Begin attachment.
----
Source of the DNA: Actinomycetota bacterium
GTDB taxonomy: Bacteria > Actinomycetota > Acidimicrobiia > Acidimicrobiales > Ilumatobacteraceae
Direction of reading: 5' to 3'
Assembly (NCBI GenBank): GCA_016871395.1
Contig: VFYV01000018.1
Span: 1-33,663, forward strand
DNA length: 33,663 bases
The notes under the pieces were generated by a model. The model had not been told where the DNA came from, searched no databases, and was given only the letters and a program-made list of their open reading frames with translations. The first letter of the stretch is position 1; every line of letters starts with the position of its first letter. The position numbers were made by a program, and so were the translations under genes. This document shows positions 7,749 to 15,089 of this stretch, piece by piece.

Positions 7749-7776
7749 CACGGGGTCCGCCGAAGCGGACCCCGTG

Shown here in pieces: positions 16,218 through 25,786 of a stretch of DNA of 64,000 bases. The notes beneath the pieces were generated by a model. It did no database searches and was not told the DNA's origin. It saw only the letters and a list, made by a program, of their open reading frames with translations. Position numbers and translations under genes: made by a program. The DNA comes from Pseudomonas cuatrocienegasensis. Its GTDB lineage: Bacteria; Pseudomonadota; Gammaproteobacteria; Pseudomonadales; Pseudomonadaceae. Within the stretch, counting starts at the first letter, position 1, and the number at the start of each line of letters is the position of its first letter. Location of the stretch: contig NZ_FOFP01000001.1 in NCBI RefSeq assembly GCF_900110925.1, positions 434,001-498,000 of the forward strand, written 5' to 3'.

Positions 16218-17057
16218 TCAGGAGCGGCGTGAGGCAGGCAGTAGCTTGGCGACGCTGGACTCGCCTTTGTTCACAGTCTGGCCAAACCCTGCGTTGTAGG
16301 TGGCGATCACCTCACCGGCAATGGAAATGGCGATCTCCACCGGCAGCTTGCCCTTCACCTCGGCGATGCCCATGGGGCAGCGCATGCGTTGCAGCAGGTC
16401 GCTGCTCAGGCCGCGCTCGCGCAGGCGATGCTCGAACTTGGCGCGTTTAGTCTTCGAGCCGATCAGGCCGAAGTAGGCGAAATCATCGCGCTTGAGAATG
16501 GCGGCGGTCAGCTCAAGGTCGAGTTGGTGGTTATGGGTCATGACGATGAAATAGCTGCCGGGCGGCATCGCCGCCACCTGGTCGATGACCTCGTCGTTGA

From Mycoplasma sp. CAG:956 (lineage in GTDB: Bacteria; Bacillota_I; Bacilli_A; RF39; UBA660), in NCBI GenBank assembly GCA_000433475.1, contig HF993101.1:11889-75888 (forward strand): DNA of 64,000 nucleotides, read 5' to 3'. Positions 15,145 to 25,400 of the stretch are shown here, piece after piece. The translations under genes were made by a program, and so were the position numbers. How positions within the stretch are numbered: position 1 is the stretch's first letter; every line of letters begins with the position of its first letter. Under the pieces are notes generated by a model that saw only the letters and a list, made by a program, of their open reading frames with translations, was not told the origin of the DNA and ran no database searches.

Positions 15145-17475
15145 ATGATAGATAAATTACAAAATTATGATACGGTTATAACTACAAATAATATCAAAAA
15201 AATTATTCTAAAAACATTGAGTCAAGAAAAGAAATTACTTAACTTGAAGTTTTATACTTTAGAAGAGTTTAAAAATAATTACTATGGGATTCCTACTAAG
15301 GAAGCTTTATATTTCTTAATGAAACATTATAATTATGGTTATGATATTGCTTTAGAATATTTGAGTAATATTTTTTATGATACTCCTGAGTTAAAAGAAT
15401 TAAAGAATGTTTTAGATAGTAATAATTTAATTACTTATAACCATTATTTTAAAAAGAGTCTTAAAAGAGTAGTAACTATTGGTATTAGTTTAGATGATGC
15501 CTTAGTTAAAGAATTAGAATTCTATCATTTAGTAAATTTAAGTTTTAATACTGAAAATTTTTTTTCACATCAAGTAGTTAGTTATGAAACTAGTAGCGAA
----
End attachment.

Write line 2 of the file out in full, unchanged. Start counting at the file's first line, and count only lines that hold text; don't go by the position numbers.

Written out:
GTDB taxonomy: Bacteria > Actinomycetota > Acidimicrobiia > Acidimicrobiales > Ilumatobacteraceae